For some people, Game of Thrones is an addiction where the next fix of intrigue can’t come soon enough. For others it’s all about – believe it or not – trail gear and the ‘what next’? We find our tech dude, Dr David Lipman, hanging anxiously in front of a screen – not to see the final GOT instalment – but to see what next from his latest obsession, wrist nav tech from Coros. *Disclosure: David is a member of the COROS Global ‘Advocate program’
14 May 2019, 10am Los Angeles. I find myself in a hotel room, delaying my morning run, glued to a YouTube live feed awaiting the next big announcement from California-based tech company COROS Wearables. I was there in anticipation of some more information in what had been leaked in drips and drabs by various sources but was almost certainly the company’s newest watch. In a very ‘on-brand’ presentation over the next hour the company’s relatively short history in the GPS watch space is recounted, including input from some of the higher profile COROS athletes, Sally McRae and Tim Tollefson. 364 days prior the first offering from the brand, the PACE (see my review here) was released, whilst a few months back the APEX was received very well and subsequently used by Camille Herron to break the world 24hr record.
Finally, the moment arrived and the VERTIX was unveiled from its packaging (which is a gear box not unlike something a power tool may be found in). Minutes later I was certain this watch would be creating huge waves in the mountain sports world. I stress the phrase, mountain sports. The watch is clearly pitched at mountain athletes, with priority placed on durability (titanium construction with a sapphire glass) and performance in extreme temperatures (the watch itself but also usability for the wearer). To bolster these, the customary unbelievable battery life and lightweight that users have come to expect from COROS are again present.
Perhaps the most interesting part of the watch was the addition of a pulse oximeter, previously only seen in the Garmin Fenix 5X Plus. In much the same way that COROS software provides training insights and advice using the watch hardware, the VERTIX will provide suggestions regarding altitude acclimatisation, using multiple pulse oximetry samples and trends to assist the users in an attempt to more appropriately acclimatise to altitude ascent.
|Size||48.74 x 48.74 x 16.75 mm|
|Battery Life (GPS)||60h Full/150h Ultra|
|Battery Life (Regular use)||45 days|
|Charging Time||2 hours|
|Wireless Connectivity||Bluetooth for phone, ANT+ for accessories|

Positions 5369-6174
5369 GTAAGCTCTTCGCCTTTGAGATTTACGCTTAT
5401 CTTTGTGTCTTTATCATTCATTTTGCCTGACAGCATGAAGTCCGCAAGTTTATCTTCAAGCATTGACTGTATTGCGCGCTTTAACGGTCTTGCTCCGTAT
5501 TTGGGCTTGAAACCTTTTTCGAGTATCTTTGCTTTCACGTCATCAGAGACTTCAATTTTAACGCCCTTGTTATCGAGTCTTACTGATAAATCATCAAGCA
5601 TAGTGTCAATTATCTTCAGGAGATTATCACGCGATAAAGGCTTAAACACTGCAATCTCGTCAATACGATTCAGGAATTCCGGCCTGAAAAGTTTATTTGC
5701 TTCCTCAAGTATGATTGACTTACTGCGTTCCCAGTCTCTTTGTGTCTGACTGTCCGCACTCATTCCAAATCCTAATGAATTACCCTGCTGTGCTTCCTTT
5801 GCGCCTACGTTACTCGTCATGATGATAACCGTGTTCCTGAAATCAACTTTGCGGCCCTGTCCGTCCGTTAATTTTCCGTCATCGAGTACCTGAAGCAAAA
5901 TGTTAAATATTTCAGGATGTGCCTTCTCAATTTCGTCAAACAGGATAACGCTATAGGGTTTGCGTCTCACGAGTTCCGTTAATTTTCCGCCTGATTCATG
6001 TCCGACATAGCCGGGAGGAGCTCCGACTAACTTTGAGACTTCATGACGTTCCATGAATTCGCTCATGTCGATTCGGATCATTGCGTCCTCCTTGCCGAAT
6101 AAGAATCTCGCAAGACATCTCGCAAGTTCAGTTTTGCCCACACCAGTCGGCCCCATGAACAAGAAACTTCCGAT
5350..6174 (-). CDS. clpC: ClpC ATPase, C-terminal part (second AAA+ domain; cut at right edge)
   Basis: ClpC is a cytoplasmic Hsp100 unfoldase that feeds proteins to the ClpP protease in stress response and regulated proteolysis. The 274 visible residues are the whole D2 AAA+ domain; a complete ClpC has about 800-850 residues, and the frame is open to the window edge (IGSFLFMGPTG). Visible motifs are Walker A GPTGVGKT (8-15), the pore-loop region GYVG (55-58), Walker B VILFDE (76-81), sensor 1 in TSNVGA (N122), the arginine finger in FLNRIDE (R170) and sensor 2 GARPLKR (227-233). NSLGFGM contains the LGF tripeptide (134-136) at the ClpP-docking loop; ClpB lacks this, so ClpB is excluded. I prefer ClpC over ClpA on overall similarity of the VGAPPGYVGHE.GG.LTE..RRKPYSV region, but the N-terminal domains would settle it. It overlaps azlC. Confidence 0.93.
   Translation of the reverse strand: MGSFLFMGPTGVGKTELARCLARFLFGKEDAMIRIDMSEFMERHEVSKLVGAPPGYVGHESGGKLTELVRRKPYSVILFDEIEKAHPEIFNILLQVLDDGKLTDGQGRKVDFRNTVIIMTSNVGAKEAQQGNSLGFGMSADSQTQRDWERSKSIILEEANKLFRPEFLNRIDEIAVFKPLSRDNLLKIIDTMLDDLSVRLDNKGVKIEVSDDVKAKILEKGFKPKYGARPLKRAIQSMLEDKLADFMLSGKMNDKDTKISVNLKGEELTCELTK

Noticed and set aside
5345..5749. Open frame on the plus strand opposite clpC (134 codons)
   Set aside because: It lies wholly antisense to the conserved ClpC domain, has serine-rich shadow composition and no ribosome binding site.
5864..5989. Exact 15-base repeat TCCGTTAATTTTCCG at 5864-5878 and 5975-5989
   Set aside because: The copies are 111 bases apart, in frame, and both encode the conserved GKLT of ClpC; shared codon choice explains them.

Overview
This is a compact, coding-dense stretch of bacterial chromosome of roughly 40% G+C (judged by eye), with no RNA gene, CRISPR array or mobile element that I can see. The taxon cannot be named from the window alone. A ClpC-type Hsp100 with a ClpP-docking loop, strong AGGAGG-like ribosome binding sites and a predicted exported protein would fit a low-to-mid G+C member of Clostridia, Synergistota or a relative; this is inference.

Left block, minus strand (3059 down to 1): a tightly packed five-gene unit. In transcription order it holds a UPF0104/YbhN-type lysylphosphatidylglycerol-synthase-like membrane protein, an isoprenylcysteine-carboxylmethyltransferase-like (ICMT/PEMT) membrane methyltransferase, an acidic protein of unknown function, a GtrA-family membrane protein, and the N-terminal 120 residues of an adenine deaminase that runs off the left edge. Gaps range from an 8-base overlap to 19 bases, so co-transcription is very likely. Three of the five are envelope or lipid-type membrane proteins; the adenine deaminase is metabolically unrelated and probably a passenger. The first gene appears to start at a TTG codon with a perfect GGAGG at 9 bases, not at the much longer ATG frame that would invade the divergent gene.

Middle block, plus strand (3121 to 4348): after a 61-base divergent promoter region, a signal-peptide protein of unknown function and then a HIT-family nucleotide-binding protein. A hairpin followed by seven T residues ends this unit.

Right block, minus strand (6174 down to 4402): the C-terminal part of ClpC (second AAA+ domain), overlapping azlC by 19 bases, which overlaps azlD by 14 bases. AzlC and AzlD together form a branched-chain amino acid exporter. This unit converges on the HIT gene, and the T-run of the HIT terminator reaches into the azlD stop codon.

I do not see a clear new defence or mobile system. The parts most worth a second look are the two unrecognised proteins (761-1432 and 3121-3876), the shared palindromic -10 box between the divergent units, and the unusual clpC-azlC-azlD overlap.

|Sensors||Optical Pulse Oximeter
Optical Heart Rate Monitor
(note all above are provided from the company)
In a nod to the mountain sports focus of the watch, it has a working temperature of -20°C to 60°C and works down to -20°C with less than a 30% depreciation in battery performance VERTIX lasts for 21 hours in GPS mode under -30°C extreme testing. Whilst this is probably not particularly useful to the Australian and New Zealand, it speaks to the key market of the watch in my opinion. Likewise, it may lack some context, but suffice to say, this is market leading by quite a way.
In what clearly shows a significant amount of beta testing and feedback from testers, there are some really user-friendly touches I think warrant mentioning. The watch can be spun around so it can be worn on the opposite wrist if you please, without it impacting use of controls like the “digital knob”. Perhaps to aid this, or perhaps to allow better accesorisation, the watch strap has a quick release mechanism.
Clearly released in competition to the Suunto 9 and Garmin Fenix range based on features and aesthetic, the VERTIX will at the very least provide a viable option in the category. With GPS accuracy that is at least on par if not surpassing the competitors and winning weight and battery life comparisons it is hard to see the VERTIX not being the market leader for anyone not concerned with brand loyalty or using a new company. That said, the VERTIX’s competitors do boast some more advanced features for instance music options, cardless payment options etc, which may be a decision point for some. Likewise, despite much planned in the way of sport modes, COROS as a brand has shown that it is following the example of many tech companies and releasing hardware with much planned for updating the firmware rather than releasing a more complete product. The only other question is whether the claims from the company are accurate and given their track record with the APEX and PACE we have no reason to doubt these.
|COROS VERTIX||Garmin FENIX 5X Plus||Suunto 9 Baro|
|Regular Use||45 days||Up to 20 days||7 days|
|GPS Battery||60h Full/150h Ultra||Up to 32h Full/70h Ultra||25h Full/120h Ultra|
|Cost||$599-$699 (USD)||$649.99-$799.99 (USD)||$699 (USD)|
Pre-orders are now being taken with delivery for June 4thin the USA.
*** In an interesting note that probably speaks volumes for both the infancy of the company and it’s focus, due to manufacturing numbers and subsequent cost reductions, they have dropped the price of the PACE by $100 (USD) and are allowing people who have bought a PACE already to claim credit back from their website. (NOTE I am unsure if this applies to buyers outside the USA)
Reviewer: Dr David Lipman is a podiatrist, exercise physiologist and medical doctor who doesn’t make it to trails as often as he’d like, drinks too much coffee and is a big believer in first principles and understanding the basics, in tech and training alike.
Contact him on Instagram @dlipman5 or via email firstname.lastname@example.org
Disclosure: David is a member of the COROS Global ‘Advocate program’